More ransomware cases may come to light on Monday, perhaps on “a significant scale”, the UK’s cyber-security agency has alerted after a global cyber-attack.
The National Cyber Security Centre has advised firms how to protect computers as they start the working week.
It comes after Friday’s attack caused disruption in 150 countries. In the UK, NHS hospitals, pharmacies and GP surgeries were the worst-affected.
A handful of NHS trusts are still dealing with the problems it caused.
Is my computer at risk ?Analysis: How it started Keep your organisation’s security software patches up to date Use proper anti-virus software services Back up the data that matters to you, because you can’t be held to ransom for data you hold somewhere else Media captionHow to protect yourself online St Bartholomew’s in London – IT disruption ongoing. Planned surgery and outpatient appointments will be reduced on Monday at the trust’s five hospitals – the Royal London, Newham, Whipps Cross, Mile End and St Bartholomew’s. Patients should attend booked appointments on Monday unless their hospital contacts them to say otherwise East and North Hertfordshire Trust – Patients should assume their appointment is going ahead unless they hear otherwise. Neither Lister Hospital nor the New QE2 are doing non-urgent blood tests James Paget University Hospitals Trust, Norfolk – All clinical and surgical appointments this weekend were cancelled. Patients with appointments on Monday and Tuesday are being advised to attend unless they hear from their hospital. A& E wait times are longer than usual Southport and Ormskirk Hospital NHS Trust – Problems continuing with IT systems. Patients are planned for surgery on Monday are being told not to attend unless they are contacted. All outpatient and endoscopy appointments for Monday are cancelled Lincolnshire Hospitals NHS Trust – Outpatient appointments, diagnostic tests and routine operations are cancelled on Monday York Teaching Hospitals NHS Trust – Services are “almost back to normal” albeit a little slower so patients can assume their appointments on Monday will go ahead Wrightington, Wigan and Leigh – People are told to avoid A& E unless it is an emergency. The trust is working to restore its IT systems Media captionThe NHS has been given about 50 m to improve its computer systems, Defence Secretary Michael Fallon says. Media captionEuropol director Rob Wainwright warned that companies must patch their systems before Monday morning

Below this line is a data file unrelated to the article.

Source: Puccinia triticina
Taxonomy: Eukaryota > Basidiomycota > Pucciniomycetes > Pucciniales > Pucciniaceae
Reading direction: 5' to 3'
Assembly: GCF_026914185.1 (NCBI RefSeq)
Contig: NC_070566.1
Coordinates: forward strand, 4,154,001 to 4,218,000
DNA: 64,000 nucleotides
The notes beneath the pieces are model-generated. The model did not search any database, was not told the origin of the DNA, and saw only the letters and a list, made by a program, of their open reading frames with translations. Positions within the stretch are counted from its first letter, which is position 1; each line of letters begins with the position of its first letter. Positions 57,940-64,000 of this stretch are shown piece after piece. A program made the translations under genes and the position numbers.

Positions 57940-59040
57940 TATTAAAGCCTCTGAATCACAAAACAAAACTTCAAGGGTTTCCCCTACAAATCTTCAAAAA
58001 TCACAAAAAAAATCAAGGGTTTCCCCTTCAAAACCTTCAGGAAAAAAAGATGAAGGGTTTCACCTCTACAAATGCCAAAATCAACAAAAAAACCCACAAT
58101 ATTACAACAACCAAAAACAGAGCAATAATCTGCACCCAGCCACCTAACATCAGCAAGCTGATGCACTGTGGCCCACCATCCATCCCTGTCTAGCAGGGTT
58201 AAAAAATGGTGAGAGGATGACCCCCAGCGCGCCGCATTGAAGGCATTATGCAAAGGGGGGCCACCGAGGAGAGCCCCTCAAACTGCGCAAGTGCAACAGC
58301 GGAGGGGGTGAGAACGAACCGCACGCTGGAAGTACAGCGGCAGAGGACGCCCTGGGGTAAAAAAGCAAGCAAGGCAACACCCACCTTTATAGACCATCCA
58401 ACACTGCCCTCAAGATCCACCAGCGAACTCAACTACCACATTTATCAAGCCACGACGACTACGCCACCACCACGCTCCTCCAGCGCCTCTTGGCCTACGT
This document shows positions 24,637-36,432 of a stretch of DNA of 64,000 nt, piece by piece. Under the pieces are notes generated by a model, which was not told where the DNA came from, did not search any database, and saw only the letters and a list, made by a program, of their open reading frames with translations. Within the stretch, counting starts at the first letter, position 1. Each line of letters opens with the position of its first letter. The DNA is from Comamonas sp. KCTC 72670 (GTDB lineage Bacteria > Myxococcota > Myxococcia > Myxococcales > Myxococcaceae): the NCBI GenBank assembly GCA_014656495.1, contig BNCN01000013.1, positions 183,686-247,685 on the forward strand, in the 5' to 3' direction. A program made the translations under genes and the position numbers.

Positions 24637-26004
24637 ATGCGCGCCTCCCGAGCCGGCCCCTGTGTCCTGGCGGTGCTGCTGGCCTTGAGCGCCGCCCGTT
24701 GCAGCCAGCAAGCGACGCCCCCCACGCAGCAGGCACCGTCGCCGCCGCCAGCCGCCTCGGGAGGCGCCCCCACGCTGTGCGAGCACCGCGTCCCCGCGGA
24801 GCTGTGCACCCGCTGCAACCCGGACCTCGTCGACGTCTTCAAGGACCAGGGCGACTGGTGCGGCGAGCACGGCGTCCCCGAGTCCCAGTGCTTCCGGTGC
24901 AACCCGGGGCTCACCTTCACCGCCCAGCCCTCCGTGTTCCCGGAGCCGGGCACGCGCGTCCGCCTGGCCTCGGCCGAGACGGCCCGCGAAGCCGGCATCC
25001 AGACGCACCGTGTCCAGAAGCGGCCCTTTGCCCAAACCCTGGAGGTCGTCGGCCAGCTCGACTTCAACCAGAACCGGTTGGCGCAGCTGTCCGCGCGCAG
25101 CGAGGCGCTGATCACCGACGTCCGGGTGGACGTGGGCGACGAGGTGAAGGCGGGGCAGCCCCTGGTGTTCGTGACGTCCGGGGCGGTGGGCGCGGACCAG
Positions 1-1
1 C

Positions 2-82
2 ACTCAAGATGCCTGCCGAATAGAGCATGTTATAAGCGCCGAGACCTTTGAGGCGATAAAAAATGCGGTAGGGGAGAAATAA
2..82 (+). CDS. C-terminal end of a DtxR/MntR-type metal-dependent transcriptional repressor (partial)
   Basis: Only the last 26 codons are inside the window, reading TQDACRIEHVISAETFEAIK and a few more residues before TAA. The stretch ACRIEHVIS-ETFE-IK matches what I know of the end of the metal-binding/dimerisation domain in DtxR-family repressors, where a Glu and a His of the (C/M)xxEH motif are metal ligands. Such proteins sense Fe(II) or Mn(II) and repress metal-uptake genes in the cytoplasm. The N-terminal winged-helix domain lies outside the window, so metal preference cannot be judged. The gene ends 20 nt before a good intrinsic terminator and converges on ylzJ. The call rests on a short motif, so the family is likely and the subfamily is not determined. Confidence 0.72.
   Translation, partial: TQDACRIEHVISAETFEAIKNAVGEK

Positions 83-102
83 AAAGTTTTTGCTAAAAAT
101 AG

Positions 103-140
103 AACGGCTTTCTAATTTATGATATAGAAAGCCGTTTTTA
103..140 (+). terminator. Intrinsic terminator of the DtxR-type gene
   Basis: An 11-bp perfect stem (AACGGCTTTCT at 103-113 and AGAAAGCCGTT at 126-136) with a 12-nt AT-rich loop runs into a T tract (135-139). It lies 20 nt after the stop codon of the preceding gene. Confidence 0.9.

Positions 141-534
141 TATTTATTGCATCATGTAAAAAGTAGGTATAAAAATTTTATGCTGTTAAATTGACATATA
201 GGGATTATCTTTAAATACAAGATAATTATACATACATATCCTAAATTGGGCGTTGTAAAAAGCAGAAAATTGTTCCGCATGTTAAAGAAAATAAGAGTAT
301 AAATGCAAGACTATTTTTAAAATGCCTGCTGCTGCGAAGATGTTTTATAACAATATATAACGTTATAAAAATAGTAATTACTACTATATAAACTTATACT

A woman with an unplanned pregnancy tells she is not sure about her relationship with the parent. Mariella Frostrup topics how unexpected the conception was
The dilemma Im a 38 -year-old single mother to a wonderful six-year-old girl. I was on my own for three years before meeting a person who had Ive since been assuring for eight months. Now Ive found out that Im pregnant it was unplanned. Im scared this relationship isnt stable enough to last raising a child. To make things worse, I had been contemplating aiming it because, as kind, smart and lovely as he is, Im not sure I enjoy his company enough. I dearly want another child and a sibling for my daughter. I know my chances of conceiving are lessen and if I met someone else it would take time to get to know them. Should I take this opportunity of having a newborn and run with it ?
Mariella replies I cant dissuade you. Nor would I want to. The depth of your desire for a second child isnt for me to gauge and so my views is irrelevant. If youre ready and willing to do it again, theres little I can say to convince you otherwise.
Let me instead give context to your dilemma. Pregnancy can happen by accident, but with most ripen adults an element of option goes into that unexpected discovery. Only teenagers, virgins and strict Catholics can get away with feigning surprise that they are with child. For the rest of us enjoying even a sliver of a sexuality life, determining that you( or your partner) are pregnant cant credibly be received with astonishment. Its particularly true for you, already a single mother. Placing yourself in a position of vulnerability to a repeat of that experience only attains sense if only we throwing your dice in the air, so to speak. Your relationship with this human sounds less than satisfactory in terms of potential longevity. Then again, I have no way of knowing if youre being harsh on him.
Having expended much of my own dating life dodging nice, dependable guys, Im convinced that happiness lies in eventually coming to see those qualities, so undervalued in youth, as virtues. It certainly takes the levels of angst in life down a notch or two if youre not perpetually in anxiety of your partner ditching you and moving on.